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Figuring a Way
Judith Leemann

Two nodes: sustainability and craft. Let them organize a thinking space as two magnets organize a field of iron filings. Bring in all manner of material: arborist and anti-war potters, indigo farmers, anthropologists who insist that forests think, sculptors tracking the origins of their materials back into the mines, plastic rubber band looms in landfills, Kurt Vonnegut writing time backwards, a half-eaten peanut butter and jelly sandwich, the magnificent gesture of clay slip thrown against a museum wall, and the clean up of that magnificent gesture by a someone else, the fiction of away we indulge every time we toss a thing in the trash.

Play word games to open up some of the habits language has of stiffening around each of our poles, craft and sustainability. Read each of those poles through the lens of the other. What previously unseen dynamics become evident when we examine sustainability through the lens of craft – its traditions, its concerns, its practices and practitioners? Turn the tables. Look at craft practices through the frame of sustainability and its complex, urgent imperatives – what do we still allow ourselves to ignore about our ways of working, about our relations to both material and audience, about the horizons of our attention?  Use all that we stir up to uncover those questions of sustainability that might need to be re-crafted, and to re-invest ourselves as makers in building our capacity to counter habit with sustained and sustaining attention.

Judith Leemann


Judith Leemann is an artist, writer, and educator. She is Assistant Professor in Fine Arts 3D/Fibers at the Massachusetts College of Art and Design. She holds an MFA in Fiber and Material Studies from the School of the Art Institute of Chicago (2004) and served as Assistant Editor of the anthology The Object of Labor: Art, Cloth, and Cultural Production (School of the Art Institute of Chicago and MIT Press 2007). Her work has been published in the Journal of Curriculum and Pedagogy; Frakcija performing art journal; Textile: A Journal of Cloth and Culture; and LTTR. With Shannon Stratton she co-curated Gestures of Resistance at the Museum of Contemporary Craft in Portland, Oregon (2010) and co-authored a chapter in the book Collaboration Through Craft (Bloomsbury Press, 2013). From 2009-2012 she served as Artist in Residence at the Design Studio for Social Intervention, a Boston-based creativity lab for the social justice sector. Leemann’s distributed audio project reading aloud is produced every spring at the intersection of her studio, teaching, and research practices. Recent exhibitions include Resonating Bodies (The Soap Factory, Minneapolis, 2013), Imperfect Symmetry: A Compendium (A+D Gallery, Columbia College, Chicago, 2013), and Virtually Physically Speaking (A+D Gallery, 2014).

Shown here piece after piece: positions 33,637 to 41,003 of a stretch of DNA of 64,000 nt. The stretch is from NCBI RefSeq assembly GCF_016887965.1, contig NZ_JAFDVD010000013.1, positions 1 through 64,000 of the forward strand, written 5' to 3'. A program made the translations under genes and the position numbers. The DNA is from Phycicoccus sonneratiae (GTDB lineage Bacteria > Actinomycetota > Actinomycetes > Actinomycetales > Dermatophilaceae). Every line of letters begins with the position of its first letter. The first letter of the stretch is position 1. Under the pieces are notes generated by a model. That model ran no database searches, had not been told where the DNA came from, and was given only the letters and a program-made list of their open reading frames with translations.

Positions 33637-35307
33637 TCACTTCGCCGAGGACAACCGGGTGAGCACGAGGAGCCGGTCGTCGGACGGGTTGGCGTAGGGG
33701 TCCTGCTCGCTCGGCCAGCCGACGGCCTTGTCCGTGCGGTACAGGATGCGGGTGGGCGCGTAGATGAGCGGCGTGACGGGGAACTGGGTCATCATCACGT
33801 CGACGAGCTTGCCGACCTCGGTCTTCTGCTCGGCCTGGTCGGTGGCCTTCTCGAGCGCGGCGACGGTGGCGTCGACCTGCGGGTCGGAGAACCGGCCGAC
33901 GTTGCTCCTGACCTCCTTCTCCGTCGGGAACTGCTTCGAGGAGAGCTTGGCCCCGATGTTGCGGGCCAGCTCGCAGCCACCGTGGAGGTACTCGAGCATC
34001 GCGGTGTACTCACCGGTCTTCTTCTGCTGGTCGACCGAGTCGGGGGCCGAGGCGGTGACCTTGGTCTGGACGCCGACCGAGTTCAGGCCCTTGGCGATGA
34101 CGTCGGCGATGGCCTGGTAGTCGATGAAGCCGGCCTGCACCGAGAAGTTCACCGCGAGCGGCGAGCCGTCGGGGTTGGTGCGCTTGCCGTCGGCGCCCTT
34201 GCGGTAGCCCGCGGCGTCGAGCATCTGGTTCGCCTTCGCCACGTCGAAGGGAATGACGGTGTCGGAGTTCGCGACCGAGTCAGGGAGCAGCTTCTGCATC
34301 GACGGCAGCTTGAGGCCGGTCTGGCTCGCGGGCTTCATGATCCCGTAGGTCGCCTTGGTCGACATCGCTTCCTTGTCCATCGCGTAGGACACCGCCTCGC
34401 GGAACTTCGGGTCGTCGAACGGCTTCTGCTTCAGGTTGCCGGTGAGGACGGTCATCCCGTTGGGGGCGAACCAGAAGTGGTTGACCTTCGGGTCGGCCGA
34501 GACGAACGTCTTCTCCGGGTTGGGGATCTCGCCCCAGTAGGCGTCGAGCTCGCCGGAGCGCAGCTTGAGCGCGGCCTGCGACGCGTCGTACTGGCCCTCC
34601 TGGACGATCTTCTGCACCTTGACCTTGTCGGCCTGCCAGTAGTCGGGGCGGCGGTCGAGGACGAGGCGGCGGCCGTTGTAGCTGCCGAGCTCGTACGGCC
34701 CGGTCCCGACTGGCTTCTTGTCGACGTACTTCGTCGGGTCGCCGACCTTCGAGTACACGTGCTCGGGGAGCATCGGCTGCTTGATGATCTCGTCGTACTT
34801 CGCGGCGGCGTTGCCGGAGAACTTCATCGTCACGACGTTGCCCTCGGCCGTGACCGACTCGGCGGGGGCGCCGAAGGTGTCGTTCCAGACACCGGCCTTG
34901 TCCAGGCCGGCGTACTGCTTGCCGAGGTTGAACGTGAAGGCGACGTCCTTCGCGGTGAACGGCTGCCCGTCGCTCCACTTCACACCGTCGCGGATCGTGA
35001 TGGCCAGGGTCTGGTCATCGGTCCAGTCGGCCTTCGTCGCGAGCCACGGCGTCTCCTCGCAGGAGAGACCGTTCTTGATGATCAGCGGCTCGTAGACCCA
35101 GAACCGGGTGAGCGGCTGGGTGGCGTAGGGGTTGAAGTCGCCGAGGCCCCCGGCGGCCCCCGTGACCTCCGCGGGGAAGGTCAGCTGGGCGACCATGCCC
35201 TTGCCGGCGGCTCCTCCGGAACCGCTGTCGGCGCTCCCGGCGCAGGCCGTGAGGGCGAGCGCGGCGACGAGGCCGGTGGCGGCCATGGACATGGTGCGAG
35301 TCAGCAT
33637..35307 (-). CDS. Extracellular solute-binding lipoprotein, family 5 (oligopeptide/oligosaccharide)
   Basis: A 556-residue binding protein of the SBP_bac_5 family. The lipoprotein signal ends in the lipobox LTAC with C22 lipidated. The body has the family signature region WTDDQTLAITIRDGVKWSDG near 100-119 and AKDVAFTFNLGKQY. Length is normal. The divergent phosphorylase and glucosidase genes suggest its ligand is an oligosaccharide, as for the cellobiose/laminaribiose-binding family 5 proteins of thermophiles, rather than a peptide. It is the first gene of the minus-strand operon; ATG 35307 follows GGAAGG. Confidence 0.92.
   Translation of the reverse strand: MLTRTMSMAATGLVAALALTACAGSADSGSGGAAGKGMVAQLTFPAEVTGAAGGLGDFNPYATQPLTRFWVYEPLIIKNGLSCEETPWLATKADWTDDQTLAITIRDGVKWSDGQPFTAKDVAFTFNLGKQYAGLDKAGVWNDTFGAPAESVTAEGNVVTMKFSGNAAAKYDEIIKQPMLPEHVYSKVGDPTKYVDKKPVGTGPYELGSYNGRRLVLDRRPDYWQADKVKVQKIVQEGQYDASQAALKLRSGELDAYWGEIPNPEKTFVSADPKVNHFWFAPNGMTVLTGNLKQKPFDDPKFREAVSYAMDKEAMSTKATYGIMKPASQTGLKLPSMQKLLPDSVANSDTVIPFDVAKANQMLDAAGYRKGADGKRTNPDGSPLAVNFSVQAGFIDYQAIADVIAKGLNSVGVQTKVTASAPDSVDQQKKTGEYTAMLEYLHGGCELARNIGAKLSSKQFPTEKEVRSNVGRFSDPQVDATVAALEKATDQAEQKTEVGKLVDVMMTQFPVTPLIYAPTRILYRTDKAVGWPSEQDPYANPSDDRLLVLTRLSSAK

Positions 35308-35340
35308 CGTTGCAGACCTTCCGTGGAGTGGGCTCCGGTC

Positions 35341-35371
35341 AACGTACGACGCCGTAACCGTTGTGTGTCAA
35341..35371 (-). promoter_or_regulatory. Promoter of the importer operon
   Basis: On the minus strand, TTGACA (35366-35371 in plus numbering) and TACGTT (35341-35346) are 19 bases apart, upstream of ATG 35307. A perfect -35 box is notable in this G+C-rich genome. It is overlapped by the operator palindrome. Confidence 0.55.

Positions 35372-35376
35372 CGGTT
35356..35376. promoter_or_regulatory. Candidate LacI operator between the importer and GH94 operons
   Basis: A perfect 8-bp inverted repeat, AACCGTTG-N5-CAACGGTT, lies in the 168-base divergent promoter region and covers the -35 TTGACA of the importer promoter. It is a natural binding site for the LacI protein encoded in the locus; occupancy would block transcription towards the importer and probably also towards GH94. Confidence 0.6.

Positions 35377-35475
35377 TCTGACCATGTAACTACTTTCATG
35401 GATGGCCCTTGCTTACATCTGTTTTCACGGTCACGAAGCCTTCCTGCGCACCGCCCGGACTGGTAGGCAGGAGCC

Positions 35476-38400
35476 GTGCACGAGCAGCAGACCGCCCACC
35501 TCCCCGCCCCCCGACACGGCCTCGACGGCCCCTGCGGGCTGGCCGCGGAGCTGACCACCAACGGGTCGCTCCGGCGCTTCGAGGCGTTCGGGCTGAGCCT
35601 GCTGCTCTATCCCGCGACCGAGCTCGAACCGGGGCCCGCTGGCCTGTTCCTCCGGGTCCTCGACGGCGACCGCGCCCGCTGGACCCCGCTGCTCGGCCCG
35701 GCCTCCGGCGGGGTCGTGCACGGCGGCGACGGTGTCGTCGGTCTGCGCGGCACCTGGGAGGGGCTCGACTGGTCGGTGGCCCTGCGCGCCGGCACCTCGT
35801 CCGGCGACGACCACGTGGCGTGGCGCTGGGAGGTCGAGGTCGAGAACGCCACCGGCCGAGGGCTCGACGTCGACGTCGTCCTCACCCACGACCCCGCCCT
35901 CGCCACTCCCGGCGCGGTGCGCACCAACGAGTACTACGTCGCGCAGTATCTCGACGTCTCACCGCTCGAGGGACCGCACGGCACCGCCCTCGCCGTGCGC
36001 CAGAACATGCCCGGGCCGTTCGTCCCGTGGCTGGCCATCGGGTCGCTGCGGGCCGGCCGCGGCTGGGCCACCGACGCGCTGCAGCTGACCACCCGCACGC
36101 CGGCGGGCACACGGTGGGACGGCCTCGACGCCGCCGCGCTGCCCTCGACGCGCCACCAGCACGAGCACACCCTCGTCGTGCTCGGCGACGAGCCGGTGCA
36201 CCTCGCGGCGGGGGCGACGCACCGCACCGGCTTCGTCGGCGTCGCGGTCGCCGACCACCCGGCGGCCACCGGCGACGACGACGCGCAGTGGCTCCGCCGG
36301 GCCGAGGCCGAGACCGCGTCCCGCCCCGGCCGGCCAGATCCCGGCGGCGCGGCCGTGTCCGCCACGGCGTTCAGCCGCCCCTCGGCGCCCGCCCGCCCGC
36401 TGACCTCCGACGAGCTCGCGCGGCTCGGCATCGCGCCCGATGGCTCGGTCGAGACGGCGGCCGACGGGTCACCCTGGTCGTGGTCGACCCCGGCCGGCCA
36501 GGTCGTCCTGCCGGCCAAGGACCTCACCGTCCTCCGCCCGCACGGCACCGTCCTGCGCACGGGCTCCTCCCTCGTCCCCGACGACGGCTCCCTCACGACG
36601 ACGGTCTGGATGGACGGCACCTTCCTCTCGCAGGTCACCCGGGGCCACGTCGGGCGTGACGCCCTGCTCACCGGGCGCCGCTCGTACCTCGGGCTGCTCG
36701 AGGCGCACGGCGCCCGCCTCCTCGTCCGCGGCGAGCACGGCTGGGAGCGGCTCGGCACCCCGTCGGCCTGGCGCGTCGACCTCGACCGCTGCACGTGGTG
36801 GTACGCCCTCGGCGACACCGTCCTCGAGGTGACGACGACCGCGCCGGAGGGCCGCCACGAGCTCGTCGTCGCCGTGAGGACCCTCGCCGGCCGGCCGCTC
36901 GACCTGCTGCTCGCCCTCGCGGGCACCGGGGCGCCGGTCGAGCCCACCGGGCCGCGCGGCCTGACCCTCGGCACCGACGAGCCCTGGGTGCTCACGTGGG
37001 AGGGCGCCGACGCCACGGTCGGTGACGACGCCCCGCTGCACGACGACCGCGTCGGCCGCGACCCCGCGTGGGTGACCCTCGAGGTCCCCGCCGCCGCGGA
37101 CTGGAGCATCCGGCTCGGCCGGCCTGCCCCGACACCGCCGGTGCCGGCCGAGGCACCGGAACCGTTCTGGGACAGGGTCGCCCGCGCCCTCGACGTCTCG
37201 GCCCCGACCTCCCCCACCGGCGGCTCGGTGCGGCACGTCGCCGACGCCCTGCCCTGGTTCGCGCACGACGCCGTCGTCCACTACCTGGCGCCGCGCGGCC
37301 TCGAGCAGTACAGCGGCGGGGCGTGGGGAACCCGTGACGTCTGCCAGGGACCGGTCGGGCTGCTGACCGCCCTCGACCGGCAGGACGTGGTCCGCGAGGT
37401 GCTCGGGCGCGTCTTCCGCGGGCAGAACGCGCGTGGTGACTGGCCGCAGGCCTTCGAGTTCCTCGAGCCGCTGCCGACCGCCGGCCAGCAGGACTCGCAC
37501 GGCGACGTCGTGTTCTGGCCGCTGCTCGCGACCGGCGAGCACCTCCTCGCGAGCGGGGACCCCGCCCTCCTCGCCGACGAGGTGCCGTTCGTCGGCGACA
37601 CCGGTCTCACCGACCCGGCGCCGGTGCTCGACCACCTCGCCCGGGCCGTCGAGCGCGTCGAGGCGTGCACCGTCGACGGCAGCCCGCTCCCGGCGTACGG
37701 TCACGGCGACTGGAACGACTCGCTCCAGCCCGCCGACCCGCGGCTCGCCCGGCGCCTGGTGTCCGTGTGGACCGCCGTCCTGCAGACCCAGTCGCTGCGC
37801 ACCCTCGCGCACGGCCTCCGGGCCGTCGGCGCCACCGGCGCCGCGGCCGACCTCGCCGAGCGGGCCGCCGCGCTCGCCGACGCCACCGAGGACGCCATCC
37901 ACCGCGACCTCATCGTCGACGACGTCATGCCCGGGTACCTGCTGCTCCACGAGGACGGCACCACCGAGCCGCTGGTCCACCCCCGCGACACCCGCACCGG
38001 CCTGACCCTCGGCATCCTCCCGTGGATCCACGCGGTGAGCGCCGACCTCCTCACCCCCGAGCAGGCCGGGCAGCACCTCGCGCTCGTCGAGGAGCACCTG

Who We Are

Formerly the Ontario Crafts Council, Craft Ontario is a not-for-profit service organization that works to have craft recognized as a valuable part of life. We promote and celebrate professional craft through providing member opportunities, and advocate for craft practice by educating and empowering diverse audiences.